BUDDY BUYS A DUMP
The Complete Buddy Bradley Stories from Hate Comics Volume III
Peter Bagge [Fantagraphics]
So Buddy buys a dump, eh? What else would you expect from an all-grown-up slacker like Buddy Bradley? You didn’t think he was ever going to get a real job, did you? Best case scenario, he might have been coaxed (read: nagged) by his wife Lisa into taking a few classes at DeVry or ITT, but that would have required a serious tweaking of the man’s worldview. Buddy Buys a Dump is the latest collection (the first in seven years!) of the complete Buddy Bradley stories that were compiled in issues 1-9 of Hate Annual published from 2001 to 2011. This collection also features a new, previously unpublished tale of Bradley family woe.
I must admit, I had lost track of Buddy and Hate in recent years and could only assume that Mr. Bagge was still cranking away at his drawing table, devising new ways to make Buddy suffer. (He has in fact been cranking away doing work for DC, Marvel and writing for Reason magazine). My own history with the Hate series goes back to about ’92 or ’93 when, after spacing off my el stop on my way home from the Loop in Chicago, I ended up at a shop called Haley’s Comics located underneath the Paulina Street el station. Having never cared much for comics of the superhero variety, I went in nevertheless and the very different style of the Alternative Comics section, and Hate comics in particular, caught my eye immediately. The series was already up to about eight or nine issues at that point, so I bought every one and was soon a devotee, eventually even sporting an “I scream, you scream, we all scream for heroin!” t-shirt—a drug I would otherwise not endorse in this fashion.
I’ve grown up and so has Buddy. Buddy’s life paralleled my own in some sense (crap jobs, weirdo roommates), but essentially I am not, nor will I ever be like Buddy Bradley. I certainly know the type, however, and therein lies the appeal of Buddy as a main character. The revolving cast of nut jobs that Buddy attracts to himself, and is attracted by, doesn’t hurt the appeal or comic potential either, nor does the sharp wit, great dialogue and Bagge’s unique style of rubbery, quavering limbs, popping eyes and massive pie holes shouting and swearing off the pages. Bagge developed this unique style many decades ago and he hasn’t toned it down much since his days drawing characters like Studs Kirby, Girly-Girl and Zoove Groover. Those squiggly lines of anger shooting from brows and spit firing off from teeth-bared mouths are his trademark.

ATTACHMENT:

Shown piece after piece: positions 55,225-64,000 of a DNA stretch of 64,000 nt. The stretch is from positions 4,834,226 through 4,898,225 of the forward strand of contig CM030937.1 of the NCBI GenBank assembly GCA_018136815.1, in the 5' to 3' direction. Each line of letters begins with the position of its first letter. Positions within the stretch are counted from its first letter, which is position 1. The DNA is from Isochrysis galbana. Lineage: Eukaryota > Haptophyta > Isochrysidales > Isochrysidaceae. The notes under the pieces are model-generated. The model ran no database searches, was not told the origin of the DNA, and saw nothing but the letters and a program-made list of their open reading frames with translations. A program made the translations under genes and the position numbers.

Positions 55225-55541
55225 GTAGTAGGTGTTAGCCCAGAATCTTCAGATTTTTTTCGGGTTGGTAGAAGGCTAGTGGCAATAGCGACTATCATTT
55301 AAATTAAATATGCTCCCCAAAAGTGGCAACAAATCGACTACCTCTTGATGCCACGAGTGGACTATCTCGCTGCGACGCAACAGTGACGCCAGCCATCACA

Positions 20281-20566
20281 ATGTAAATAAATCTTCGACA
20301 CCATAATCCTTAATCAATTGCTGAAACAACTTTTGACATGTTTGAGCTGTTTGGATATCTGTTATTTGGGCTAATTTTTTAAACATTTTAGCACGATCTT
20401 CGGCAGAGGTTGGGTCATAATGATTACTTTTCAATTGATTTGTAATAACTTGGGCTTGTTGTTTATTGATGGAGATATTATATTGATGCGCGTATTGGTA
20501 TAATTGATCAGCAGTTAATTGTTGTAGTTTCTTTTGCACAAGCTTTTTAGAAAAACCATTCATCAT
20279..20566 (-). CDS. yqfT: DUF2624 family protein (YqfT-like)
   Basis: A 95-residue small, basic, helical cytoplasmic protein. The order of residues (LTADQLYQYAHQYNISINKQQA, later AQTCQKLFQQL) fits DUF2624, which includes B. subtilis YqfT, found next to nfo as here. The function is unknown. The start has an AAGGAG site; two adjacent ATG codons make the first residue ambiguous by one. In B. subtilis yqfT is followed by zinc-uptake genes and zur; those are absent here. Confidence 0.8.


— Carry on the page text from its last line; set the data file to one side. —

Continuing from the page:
There are eleven chapters in the continuing Bradley saga contained here. They involve the buying of a dump, of course, Buddy eventually going into business with Jay (again), the raising of Buddy and Lisa’s baby, Harold, with appearances by Buddy’s wing-nut brother, Butch, and other assorted neighborhood ne’er-do-wells. Even Buddy’s old high school chum Stinky makes a cameo. (Spoiler alert: he’s still a corpse.) Our hero does seem to have mellowed a bit with age. He doesn’t fly into a rage as easily as his younger self, Lisa seems to have a slightly firmer grip on him and although he does have his shocked and awed moments of disbelief (complete with the bulging eyes, gaping mouth and wavering lines of exclamation), life has kicked some of the old fight out of Buddy, but that was just the fight to be lazy and shiftless so that’s not such a bad thing. The new and final story, “Fuck It” created in 2013, sees the Hate storyline come full-circle as Buddy returns to Seattle, with kid in tow, on his way to meet Lisa who has been minding her sickly and aging family’s affairs. Who knows what new life and old characters await them there.
2015 will mark the 25th Anniversary of Hate and the Bradley family was introduced to the world at least five years before that in Bagge’s first series Neat Stuff. We’ve seen moves before, and deaths and breakups and births and we can only hope that Bagge has the time and inclination to keep humoring us aging Gen Xers by giving us a new taste of Hate every a year.
– Chris Auman